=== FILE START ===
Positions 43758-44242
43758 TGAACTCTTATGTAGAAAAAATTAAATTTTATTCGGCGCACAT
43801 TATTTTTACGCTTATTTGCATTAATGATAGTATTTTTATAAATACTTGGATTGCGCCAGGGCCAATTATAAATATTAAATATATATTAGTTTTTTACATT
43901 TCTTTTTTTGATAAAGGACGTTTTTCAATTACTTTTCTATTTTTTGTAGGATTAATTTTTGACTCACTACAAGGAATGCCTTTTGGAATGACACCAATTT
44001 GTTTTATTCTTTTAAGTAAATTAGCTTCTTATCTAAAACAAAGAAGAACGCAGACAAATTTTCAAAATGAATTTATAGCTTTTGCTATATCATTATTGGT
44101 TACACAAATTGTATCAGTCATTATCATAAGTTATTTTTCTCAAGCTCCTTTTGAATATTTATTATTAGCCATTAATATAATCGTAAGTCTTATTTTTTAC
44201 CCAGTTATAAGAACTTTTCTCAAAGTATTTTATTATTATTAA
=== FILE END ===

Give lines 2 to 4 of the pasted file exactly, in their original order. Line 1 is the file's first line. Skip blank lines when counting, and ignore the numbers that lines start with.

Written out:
43758 TGAACTCTTATGTAGAAAAAATTAAATTTTATTCGGCGCACAT
43801 TATTTTTACGCTTATTTGCATTAATGATAGTATTTTTATAAATACTTGGATTGCGCCAGGGCCAATTATAAATATTAAATATATATTAGTTTTTTACATT
43901 TCTTTTTTTGATAAAGGACGTTTTTCAATTACTTTTCTATTTTTTGTAGGATTAATTTTTGACTCACTACAAGGAATGCCTTTTGGAATGACACCAATTT